Starting next month, both of us will no longer be taking our medications. We live in a rural community and with so many medical issues we are required to see various specialists. Unlike people who live in St. John's or other larger communities, we are required to travel to Grand Falls, 166 kilometres one-way, or St. John's, 230 kilometres one-way. We can't afford to do this. So along with not being able to get medication, we now have to stop seeing the specialist as well. Then again, I guess if you can't afford the meds you put them on, then seeing them is kind of pointless anyway.

 

Ask the Premier if he will pay for my husband's funeral when he passes away because he can't get the medical help he needs because he can't afford it.

 

These are the kinds of horrible, desperate situations that we're hearing about in recent weeks. They are individuals who had difficult circumstances to face in their lives prior to this budget, but the point that needs to be made, Mr. Chair, is that this budget and the combination of decisions that have made by the Liberal government makes things –

 

SOME HON. MEMBERS: Oh, oh!

 

CHAIR: Order, please!

 

MR. KENT: Thank you, Mr. Chair. 

 

It makes things so much worse for so many families in Newfoundland and Labrador.

 

So these stories need to be told. I'm hoping by taking opportunities through this debate on Bill 19, and also the debate that will resume on Bill 14 at some point, we will be able to bring as many of these concerns as possible forward. In some cases, individuals like this person have asked their MHA to bring their concerns forward. They've been watching the House of Assembly. They've been watching social media. They've been hopeful that at some point they would hear their own MHA stand and be counted and bring these concerns forward, but, unfortunately, for many people that hasn't been what has happened.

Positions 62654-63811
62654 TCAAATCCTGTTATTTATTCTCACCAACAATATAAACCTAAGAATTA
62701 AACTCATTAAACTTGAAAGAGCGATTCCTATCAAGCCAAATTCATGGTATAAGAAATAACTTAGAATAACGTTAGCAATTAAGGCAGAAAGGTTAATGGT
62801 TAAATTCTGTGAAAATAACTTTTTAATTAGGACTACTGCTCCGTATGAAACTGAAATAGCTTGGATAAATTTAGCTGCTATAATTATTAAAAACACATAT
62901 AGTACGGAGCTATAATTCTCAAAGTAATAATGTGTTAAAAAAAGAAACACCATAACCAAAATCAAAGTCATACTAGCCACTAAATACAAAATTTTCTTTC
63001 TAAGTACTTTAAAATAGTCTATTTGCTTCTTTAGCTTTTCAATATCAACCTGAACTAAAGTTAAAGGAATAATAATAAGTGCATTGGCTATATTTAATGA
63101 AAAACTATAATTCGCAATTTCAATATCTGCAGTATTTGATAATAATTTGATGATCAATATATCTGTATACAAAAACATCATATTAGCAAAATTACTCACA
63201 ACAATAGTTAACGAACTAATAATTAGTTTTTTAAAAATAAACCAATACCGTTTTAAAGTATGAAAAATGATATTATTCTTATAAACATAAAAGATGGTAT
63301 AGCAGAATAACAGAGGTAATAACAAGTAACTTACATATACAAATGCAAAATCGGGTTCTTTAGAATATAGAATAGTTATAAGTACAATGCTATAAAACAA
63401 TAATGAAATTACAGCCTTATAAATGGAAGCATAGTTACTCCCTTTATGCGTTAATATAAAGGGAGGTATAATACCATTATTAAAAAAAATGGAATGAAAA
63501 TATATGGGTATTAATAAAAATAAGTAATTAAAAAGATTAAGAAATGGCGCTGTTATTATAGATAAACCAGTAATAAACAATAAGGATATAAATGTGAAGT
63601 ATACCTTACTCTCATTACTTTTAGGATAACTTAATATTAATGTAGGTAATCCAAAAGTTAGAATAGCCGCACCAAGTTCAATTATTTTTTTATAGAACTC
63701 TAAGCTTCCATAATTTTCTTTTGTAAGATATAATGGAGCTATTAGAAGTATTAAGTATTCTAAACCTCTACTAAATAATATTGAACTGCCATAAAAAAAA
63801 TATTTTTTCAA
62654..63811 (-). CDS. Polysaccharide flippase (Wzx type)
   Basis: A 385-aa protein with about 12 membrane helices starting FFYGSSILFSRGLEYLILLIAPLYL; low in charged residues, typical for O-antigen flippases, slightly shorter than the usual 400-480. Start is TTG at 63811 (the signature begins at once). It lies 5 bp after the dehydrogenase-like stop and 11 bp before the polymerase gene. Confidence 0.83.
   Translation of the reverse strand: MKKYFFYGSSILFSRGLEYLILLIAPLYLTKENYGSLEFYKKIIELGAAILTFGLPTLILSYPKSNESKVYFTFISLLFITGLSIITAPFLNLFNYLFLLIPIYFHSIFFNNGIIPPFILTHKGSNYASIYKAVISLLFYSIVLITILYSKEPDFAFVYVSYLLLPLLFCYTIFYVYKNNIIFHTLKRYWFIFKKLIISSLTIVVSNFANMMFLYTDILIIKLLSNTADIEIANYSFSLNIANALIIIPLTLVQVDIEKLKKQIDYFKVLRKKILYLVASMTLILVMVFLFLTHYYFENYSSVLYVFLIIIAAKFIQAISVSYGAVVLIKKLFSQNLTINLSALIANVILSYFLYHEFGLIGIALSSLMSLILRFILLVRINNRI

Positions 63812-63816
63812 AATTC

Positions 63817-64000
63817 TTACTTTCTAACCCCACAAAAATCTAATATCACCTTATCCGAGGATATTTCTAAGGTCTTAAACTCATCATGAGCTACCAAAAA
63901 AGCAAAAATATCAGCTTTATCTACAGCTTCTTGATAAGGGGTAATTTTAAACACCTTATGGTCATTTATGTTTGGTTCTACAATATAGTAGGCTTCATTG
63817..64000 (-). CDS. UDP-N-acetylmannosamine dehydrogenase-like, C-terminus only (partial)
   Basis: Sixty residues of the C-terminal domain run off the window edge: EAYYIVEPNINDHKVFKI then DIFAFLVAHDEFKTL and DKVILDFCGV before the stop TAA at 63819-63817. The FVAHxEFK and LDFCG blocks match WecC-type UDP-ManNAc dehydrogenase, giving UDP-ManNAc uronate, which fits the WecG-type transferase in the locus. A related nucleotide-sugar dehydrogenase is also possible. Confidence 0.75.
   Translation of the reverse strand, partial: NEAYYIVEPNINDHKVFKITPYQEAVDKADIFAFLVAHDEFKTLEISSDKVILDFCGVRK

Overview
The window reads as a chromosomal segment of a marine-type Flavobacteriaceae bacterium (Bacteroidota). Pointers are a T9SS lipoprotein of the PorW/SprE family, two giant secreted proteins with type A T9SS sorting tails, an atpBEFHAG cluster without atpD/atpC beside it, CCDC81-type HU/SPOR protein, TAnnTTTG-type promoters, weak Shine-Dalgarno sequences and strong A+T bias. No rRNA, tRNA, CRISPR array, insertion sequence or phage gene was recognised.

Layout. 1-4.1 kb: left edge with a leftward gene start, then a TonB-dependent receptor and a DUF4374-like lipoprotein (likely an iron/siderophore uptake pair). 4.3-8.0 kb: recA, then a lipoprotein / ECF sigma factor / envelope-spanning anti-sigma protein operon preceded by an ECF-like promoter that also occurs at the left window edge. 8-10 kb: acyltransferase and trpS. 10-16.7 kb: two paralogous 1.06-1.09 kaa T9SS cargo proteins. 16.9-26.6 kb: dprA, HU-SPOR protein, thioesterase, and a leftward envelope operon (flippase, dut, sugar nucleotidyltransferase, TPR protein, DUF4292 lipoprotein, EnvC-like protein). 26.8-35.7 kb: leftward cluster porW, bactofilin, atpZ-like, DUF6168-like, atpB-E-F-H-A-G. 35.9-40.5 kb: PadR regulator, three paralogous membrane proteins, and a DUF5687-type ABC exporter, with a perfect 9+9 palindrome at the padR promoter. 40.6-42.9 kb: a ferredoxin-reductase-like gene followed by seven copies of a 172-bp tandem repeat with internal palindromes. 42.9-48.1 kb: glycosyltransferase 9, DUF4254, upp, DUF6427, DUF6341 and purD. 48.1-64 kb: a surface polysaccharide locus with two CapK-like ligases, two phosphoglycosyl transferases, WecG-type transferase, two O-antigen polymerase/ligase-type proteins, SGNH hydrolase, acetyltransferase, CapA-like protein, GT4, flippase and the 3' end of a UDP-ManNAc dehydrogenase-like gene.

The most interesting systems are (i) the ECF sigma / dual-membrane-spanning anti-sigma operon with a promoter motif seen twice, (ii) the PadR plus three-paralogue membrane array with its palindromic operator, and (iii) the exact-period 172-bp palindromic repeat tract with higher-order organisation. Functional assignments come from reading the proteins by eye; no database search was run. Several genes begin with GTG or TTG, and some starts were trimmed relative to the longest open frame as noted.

I think, Mr. Chair, you saw my papers fall to the floor as you recognized me to speak, so we're a little out of order here but we'll carry on.

 

I have another message that was received earlier today from – I think I would categorize the gentleman as a former Liberal –

 

SOME HON. MEMBERS: Oh, oh!

 

CHAIR: Order, please!

 

MR. KENT: I'm not sure why that's funny. 

 

AN HON. MEMBER: Is it Paul Lane?

 

MR. KENT: No, it is not the Member for Mount Pearl – Southlands, but he's also a former Tory, in fairness, and there is a lot of former Liberals around these days as my colleague has pointed out. 

 

SOME HON. MEMBERS: Oh, oh!

 

CHAIR: Order, please!

 

I ask for order, please.

 

The hon. Member. 

 

MR. KENT: Thank you, Mr. Chair.

 

I seem to have awoken the giants or something like that, I don't know.

 

This gentleman writes: I worked so hard to campaign for the Liberal government on public promises and personal help from certain MHAs. The rise in taxes, the levy, not only takes money out of my pocket and puts me further behind from trying to see my daughter; but, with my own health issues, it makes it that much harder to trust anything that comes from anyone's mouth again. That is my view.

 

It's hard to read that stuff, Mr. Chair, but these are messages that people have contacted me about in the last 24 hours and asked me to present on their behalf in the House of Assembly, so that's what I'll do.